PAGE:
Previously published estimates of heterosis and inbreeding depression were included in the May 2007 all-breed model. Combined effects of the two factors resulted in larger adjustments for heterosis than intended. The inbreeding depression that has accumulated in purebreds since 1960 accounts for some of the heterosis when purebreds are mated to obtain crossbreds and should be subtracted when both effects are included in the same model. Heterosis estimates of VanRaden and Sanders (Journal of Dairy Science 86:1036, 2003) were from a model that did not include inbreeding adjustment. Records from cows born from 1990 through 1998 were used, and average inbreeding during those years was 3.4% for Holsteins, 4.5% for Jerseys, and 3.5% for Brown Swiss versus 0% for crossbred cows. For productive life, the estimate of heterosis used records of cows born from 1960 through 1991; average inbreeding during those years was only about 2%. Regressions on coefficients of heterosis and inbreeding could perhaps be estimated simultaneously in the all-breed model. However, Cassell et al. (Journal of Dairy Science 86:2967, 2003) recommended that inbreeding regressions are more accurate if obtained from only cows with complete pedigrees.
Adjusted heterosis was calculated as the published heterosis plus the inbreeding regression times the average inbreeding percentage:
which can be interpreted as heterosis among base animals in 1960. For productive life, published heterosis was slightly less than that expected from the inbreeding loss alone, and an adjusted heterosis of 0 will be used instead of −0.1.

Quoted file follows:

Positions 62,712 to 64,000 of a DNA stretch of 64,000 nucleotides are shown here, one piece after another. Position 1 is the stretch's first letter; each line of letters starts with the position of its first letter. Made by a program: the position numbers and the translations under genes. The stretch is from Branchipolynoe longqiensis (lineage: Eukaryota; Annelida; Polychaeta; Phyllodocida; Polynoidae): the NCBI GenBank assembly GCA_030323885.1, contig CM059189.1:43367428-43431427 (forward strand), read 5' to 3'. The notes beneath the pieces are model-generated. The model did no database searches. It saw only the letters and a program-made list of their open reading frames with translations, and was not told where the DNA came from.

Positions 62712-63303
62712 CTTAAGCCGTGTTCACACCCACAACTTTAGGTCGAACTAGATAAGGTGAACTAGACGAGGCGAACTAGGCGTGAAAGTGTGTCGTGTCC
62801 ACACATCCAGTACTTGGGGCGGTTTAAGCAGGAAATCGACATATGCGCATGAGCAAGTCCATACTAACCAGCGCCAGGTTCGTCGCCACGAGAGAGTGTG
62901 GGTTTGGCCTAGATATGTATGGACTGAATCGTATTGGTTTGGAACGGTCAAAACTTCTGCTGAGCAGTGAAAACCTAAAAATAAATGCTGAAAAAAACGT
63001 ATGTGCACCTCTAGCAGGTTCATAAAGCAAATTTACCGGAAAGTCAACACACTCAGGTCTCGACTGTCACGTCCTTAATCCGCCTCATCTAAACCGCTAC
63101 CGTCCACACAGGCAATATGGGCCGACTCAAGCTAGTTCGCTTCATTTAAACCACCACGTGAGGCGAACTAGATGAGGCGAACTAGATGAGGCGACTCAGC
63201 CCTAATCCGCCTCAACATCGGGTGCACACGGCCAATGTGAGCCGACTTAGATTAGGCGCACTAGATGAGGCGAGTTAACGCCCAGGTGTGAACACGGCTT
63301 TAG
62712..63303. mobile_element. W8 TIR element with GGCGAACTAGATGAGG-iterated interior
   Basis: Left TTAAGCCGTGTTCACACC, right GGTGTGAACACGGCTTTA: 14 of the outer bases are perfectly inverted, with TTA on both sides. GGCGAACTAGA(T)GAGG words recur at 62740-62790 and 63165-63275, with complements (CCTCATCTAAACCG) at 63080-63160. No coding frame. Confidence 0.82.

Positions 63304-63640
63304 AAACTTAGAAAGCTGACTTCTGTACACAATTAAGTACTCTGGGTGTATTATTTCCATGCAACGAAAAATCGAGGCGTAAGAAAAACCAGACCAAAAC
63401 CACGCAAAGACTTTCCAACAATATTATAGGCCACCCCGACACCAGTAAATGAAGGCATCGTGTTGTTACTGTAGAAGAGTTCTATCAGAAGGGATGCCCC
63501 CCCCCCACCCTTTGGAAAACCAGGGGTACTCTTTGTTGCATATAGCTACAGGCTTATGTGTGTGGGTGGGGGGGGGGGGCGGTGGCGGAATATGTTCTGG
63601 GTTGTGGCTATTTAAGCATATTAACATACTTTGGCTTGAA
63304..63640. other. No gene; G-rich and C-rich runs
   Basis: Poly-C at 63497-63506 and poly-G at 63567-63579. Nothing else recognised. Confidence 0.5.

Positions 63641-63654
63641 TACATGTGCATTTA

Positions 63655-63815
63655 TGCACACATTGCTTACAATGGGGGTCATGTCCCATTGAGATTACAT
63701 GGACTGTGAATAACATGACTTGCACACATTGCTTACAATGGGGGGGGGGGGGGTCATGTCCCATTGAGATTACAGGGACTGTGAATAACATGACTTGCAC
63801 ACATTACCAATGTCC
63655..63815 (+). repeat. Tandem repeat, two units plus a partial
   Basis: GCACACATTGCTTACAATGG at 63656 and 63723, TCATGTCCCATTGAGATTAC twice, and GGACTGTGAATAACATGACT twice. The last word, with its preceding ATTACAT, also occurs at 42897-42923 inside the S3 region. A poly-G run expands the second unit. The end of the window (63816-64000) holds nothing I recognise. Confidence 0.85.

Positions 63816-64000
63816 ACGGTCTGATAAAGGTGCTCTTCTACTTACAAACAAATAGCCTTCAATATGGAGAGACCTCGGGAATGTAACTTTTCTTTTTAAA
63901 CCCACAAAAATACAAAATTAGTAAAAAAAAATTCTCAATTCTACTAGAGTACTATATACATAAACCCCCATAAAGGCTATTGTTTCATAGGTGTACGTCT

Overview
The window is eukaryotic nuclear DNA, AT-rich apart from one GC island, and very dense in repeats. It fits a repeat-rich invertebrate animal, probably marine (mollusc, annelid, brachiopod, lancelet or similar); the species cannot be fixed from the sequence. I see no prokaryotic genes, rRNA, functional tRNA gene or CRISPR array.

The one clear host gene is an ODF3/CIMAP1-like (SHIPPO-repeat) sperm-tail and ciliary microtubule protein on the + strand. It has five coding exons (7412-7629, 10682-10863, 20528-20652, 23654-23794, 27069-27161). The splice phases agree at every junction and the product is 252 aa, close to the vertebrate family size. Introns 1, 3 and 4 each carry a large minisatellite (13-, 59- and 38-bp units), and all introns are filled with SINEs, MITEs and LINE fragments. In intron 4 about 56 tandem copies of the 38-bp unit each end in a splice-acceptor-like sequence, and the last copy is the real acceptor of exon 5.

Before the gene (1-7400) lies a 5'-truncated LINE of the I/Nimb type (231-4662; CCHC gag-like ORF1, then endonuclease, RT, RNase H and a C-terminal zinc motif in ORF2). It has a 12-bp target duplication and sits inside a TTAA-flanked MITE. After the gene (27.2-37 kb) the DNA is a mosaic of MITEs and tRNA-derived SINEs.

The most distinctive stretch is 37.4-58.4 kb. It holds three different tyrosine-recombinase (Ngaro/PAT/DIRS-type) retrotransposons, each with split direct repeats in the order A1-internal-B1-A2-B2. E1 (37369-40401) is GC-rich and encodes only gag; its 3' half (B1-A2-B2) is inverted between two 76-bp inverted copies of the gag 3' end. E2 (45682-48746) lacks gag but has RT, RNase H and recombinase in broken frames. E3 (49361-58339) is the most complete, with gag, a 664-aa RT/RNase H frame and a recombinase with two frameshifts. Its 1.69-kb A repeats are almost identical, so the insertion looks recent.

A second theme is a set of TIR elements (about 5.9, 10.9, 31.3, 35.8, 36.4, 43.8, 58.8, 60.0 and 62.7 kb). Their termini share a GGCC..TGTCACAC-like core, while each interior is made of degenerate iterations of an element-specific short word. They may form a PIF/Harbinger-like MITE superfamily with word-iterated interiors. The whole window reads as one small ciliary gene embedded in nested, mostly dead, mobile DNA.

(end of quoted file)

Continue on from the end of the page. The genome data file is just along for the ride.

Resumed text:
Use of adjusted heterosis in the all-breed model avoids double counting of inbreeding loss. Breed effects changed little when adjusted heterosis was used in August, probably because most information comes from purebred rather than crossbred comparisons. Crossbred cows had slightly higher PTAs on the all-breed base after reducing heterosis estimates, but correlations of PTAs before and after heterosis revision were 0.99998 for recent cows and for recent bulls. Combined effects of all three changes (heterosis, management groups, and EFI) resulted in correlations of about 0.995 for cows but little reranking of bulls.
By George Wiggans, Paul VanRaden, and Gary Fok
Parent averages for young bulls are now recomputed after receiving multitrait across-country evaluations (MACE) for all traits from Interbull. Previously, parent averages for young bulls used 3-month-old MACEs from Interbull for milk, fat, and protein and only domestic data for other traits. Evaluations for cows and for bulls progeny tested domestically continue to include adjustments for sire MACE from the previous evaluation and for foreign-dam evaluations of production traits, but other traits are not adjusted for foreign-parent information.
By George Wiggans
One of the key variables that determines whether a bull is included in Interbull evaluations is the "type of proof" code in the record sent to the Interbull Centre (format 010). Bulls that are reported as having semen distributed in the United States by the time that they are 48 months old but are over 7 years old when they first have 10 herds included in their evaluation are no longer coded as having an evaluation based on imported semen of a proven bull (second-crop daughters only; code 21) when the bull is under the control of a foreign organization. Those bulls now are coded as having an evaluation based on first-crop sampling daughters (code 11) or as having an evaluation based on first-and second-crop daughters (code 12). This change was made because some bulls that originate in Canada but are progeny tested in the United States previously had no country that reported a first-crop evaluation.